Umberto Eco - review
- Katie Gould
- 1 November 2007
Turning Back the Clock (Harvill Secker)
Umberto Eco likes to think of himself as disagreeable. Being described as such, he says, ‘fills me with pride and virtuous satisfaction.’ To this end, he exhorts readers to, among other things, insult the dead, ritually sacrifice presidents, choose their own judge, and boycott products sold on state-owned television channels. None of which, it could possibly be argued, is entirely unreasonable or disagreeable.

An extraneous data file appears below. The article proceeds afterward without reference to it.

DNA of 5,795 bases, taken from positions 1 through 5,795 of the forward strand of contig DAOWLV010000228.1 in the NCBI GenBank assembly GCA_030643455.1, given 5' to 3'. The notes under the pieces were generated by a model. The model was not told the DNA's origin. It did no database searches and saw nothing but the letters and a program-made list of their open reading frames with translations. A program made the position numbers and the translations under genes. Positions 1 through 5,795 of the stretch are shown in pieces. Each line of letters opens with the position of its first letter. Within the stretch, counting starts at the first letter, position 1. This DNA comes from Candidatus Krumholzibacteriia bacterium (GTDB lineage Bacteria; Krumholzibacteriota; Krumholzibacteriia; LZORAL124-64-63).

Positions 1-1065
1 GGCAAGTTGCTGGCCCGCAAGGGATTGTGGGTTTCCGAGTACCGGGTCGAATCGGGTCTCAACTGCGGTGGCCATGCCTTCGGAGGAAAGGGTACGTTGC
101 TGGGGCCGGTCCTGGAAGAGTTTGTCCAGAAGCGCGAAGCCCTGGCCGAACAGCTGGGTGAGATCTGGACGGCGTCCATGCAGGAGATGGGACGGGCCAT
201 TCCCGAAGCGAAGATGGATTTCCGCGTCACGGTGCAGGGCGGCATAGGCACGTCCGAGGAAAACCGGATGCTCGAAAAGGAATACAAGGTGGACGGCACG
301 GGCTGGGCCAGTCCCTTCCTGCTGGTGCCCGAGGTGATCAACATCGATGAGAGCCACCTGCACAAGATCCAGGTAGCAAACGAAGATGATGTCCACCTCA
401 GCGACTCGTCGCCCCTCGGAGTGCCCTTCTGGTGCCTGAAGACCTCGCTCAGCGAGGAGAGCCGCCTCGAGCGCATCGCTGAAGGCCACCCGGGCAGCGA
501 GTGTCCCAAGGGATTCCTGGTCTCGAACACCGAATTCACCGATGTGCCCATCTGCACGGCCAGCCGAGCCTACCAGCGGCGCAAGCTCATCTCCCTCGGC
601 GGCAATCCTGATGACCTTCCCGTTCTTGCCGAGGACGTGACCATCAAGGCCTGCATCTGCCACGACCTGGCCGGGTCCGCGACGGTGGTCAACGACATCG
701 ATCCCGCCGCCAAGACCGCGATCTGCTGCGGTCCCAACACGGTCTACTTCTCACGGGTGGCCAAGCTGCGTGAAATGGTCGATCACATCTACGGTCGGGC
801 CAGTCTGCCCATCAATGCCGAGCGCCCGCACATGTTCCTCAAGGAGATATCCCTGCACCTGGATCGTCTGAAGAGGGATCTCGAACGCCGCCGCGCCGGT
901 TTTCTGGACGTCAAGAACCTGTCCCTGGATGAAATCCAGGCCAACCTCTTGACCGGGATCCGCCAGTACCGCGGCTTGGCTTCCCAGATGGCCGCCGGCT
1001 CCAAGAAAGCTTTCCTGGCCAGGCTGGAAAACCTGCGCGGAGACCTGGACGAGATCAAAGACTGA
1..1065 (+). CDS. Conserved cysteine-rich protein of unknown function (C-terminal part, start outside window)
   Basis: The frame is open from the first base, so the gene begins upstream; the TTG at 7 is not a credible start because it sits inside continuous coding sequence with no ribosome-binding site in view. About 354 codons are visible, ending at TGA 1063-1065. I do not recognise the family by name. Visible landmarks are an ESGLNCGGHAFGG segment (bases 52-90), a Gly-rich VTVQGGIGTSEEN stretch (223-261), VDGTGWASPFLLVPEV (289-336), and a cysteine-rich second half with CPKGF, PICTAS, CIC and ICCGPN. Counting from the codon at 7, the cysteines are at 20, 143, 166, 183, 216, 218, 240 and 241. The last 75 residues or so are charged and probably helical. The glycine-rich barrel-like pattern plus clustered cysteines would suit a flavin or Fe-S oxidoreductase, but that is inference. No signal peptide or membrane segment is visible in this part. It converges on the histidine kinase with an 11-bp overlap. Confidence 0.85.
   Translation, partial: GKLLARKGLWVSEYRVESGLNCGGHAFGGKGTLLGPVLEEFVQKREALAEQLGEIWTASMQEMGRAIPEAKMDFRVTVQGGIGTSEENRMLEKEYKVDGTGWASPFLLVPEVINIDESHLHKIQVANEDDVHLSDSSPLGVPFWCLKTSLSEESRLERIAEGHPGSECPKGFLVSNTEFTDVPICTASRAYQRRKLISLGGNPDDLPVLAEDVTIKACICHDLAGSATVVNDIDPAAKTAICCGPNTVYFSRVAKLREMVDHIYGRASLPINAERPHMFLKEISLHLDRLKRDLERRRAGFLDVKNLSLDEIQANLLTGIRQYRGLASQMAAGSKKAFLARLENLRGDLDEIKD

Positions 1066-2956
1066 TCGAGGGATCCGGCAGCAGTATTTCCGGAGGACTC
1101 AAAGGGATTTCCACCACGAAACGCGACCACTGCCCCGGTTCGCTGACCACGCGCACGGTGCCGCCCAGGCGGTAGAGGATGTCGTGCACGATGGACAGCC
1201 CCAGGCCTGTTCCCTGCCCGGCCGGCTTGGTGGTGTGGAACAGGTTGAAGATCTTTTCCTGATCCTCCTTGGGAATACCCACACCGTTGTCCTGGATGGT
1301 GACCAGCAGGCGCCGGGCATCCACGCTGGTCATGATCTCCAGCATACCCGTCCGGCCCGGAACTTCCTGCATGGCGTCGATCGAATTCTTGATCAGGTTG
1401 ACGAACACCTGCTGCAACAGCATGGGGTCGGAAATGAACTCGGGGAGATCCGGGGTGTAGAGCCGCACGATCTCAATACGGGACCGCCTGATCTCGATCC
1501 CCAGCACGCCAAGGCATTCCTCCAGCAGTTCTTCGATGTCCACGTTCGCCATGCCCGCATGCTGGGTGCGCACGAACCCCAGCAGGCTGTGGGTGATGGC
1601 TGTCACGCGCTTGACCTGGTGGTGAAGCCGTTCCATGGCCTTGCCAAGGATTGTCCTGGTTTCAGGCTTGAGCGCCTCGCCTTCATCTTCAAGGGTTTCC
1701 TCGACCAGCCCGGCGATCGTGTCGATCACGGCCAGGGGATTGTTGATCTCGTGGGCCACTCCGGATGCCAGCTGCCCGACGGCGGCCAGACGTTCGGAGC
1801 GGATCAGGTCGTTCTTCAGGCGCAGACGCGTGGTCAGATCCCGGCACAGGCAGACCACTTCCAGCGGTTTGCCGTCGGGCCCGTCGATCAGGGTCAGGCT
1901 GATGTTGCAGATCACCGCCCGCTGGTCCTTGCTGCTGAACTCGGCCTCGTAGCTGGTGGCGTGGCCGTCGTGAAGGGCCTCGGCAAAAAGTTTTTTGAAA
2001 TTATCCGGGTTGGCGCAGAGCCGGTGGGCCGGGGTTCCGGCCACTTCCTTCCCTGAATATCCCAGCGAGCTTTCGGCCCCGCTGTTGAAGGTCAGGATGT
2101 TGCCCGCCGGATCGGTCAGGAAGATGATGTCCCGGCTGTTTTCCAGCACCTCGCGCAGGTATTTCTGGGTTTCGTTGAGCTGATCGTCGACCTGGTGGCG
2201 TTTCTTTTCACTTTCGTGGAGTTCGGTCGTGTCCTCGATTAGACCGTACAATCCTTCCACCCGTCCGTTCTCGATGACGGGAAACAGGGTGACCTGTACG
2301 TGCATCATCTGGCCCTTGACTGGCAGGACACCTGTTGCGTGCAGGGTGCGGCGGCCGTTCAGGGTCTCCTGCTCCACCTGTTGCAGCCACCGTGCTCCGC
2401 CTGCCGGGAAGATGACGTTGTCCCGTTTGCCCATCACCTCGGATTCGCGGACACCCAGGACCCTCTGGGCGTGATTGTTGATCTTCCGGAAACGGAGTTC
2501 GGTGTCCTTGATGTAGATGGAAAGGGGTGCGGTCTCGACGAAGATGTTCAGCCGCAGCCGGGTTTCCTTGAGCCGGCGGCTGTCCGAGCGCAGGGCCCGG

What is disagreeable – more irritating, really – is Eco’s tone. Supercilious, ponderous, petulant, and almost entirely lacking in humour, he deems the entire southern US to be populated by morons, informs us that not all suicide bombers are Muslim (did anyone think they were?), and dismisses dissenters as fools and infantile idiots. He’s not entirely without generosity, though. Writing on death, he comments that although they may not leave anything of particular note behind, even ‘the humblest creature’ can achieve immortality by passing on tales of his experience to the children. How magnanimous. (Katie Gould)